"It's still a financial transaction at the end of the day," Sapletal said. "Dealing with the people-side is still a little bit of an afterthought." That is in part because that aspect is difficult to measure, he noted. And executives are often not as comfortable with the "softer side" of transactions.

Cultural harmony is extremely important today because squeezing dollars out of deals through simple efficiencies is more challenging than it was 10 or 15 years ago. That is because the industry is now more focused on expense control, Michael Jamesson, head of Jamesson Associates, a consulting firm in Scottsville, N.Y., told SNL. He said that if people do not work together, it is difficult to realize the benefits of a merger on either the cost-cutting or revenue side. The biggest upside to deals in the current environment is the revenue enhancements found through new products or sales techniques, so "everyone needs to be on the same page," he remarked.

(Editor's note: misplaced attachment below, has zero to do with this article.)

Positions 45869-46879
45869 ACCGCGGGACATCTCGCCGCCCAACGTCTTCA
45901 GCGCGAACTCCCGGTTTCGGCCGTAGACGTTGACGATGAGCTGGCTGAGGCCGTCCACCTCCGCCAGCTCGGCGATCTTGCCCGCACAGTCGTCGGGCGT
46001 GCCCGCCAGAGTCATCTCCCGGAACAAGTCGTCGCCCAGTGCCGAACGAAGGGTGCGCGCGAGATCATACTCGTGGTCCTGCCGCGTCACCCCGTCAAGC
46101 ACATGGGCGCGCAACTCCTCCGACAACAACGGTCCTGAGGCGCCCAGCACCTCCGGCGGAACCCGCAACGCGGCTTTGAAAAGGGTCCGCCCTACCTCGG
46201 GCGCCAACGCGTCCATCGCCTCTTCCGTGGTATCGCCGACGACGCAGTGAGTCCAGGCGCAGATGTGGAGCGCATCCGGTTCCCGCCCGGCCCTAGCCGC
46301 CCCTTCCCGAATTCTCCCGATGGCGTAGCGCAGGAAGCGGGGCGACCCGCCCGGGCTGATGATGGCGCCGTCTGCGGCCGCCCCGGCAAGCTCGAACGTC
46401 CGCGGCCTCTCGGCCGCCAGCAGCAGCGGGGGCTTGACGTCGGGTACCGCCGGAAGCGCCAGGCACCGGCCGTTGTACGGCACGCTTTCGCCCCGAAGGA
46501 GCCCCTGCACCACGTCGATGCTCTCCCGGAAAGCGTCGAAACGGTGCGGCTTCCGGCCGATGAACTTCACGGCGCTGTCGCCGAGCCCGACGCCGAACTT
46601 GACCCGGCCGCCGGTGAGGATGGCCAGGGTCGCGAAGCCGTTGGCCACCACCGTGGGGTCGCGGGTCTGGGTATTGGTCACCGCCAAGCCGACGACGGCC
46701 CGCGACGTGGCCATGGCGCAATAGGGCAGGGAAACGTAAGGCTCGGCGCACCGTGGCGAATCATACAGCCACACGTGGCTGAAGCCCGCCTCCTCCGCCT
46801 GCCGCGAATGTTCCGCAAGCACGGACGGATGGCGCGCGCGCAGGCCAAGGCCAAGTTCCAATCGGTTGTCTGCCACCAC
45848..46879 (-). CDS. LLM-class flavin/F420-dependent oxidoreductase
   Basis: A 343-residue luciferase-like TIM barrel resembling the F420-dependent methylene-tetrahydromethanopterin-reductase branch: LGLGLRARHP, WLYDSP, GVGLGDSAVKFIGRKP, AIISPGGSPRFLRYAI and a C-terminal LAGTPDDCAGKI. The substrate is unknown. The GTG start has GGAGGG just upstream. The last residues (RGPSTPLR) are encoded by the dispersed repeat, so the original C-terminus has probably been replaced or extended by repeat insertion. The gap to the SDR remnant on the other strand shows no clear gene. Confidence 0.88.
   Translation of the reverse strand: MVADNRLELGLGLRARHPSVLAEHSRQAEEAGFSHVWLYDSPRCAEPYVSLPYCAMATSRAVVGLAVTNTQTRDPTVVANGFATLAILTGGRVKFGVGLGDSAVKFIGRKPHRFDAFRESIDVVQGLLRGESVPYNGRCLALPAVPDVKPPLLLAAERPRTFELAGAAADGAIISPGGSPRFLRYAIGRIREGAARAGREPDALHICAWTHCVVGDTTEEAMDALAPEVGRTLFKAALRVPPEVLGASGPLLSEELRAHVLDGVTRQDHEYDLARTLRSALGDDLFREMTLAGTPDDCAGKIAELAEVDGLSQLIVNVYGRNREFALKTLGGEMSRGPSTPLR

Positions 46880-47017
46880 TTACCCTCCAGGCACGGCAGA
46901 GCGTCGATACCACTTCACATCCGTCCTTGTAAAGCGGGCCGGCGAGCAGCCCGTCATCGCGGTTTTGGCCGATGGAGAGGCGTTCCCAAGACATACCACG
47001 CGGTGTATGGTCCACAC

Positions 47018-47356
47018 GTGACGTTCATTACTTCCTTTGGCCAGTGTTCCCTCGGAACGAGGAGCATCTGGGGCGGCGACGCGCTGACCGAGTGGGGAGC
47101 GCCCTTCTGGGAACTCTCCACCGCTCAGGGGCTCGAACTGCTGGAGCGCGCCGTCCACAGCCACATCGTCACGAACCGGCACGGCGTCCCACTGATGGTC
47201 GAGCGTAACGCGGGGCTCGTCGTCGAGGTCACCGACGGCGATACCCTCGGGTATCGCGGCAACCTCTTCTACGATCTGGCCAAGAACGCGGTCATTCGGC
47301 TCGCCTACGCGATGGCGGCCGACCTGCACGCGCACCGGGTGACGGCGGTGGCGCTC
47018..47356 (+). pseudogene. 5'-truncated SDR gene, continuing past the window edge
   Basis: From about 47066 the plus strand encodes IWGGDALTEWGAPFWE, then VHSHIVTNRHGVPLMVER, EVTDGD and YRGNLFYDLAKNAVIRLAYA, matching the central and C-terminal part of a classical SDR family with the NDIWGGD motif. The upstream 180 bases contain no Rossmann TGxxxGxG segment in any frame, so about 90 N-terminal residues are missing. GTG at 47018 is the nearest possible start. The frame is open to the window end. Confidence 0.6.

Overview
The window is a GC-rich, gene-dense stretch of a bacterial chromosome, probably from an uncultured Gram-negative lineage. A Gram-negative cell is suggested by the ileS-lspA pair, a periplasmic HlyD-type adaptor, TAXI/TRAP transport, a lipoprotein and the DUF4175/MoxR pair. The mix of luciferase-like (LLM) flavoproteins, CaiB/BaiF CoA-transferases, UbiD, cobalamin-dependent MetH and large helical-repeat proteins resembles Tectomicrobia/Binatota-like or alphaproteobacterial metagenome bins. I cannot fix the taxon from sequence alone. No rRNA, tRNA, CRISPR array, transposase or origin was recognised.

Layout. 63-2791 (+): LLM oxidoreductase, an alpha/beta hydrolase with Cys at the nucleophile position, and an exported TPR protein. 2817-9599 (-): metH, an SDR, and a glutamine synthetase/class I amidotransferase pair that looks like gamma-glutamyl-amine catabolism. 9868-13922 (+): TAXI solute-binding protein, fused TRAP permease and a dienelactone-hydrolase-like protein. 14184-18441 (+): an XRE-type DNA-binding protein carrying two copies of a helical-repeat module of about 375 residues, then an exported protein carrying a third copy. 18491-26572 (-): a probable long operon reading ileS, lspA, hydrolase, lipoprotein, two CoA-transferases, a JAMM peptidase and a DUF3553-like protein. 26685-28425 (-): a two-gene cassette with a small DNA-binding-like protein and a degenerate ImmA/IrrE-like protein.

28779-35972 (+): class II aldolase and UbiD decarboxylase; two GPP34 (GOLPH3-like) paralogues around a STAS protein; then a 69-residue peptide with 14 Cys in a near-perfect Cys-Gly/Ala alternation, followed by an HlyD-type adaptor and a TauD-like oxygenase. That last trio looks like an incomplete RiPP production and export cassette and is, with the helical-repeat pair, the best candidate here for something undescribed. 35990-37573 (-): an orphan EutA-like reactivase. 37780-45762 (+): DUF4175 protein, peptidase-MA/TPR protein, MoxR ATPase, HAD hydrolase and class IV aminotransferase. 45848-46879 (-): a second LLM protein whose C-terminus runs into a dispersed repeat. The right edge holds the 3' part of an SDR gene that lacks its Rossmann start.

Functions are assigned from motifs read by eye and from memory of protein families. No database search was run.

Jamesson agreed that there is more talk about culture than there is actual action along those lines. That may be just the nature of the business, he said. "People in the banking business are very numbers oriented, and they may not be as good at understanding how to bring people together to form a more effective team," he remarked. And he agreed with the West Monroe Partners survey that it likely leads to banks leaving money on the table. "It may be the old 'if I can't measure it, I can't manage it,'" he said.

When conflicts between the new and old employees do crop up, the human tendency is to ignore the grumbling and focus more on the measurables. "Typically folks don't like confrontation, so if they find that there's an internal war going on sometimes they're reluctant to go in and fix it," Jamesson said.

The West Monroe Partners survey also found that many buyers did not involve the seller in the integration process. Only 50% of executives said they placed the acquired company's management on the integration team.

Sapletal said there are two schools of thought on using the sellers in the integration process. Some buyers feel that they need to have a show of force, while others feel that both sides should be represented equally.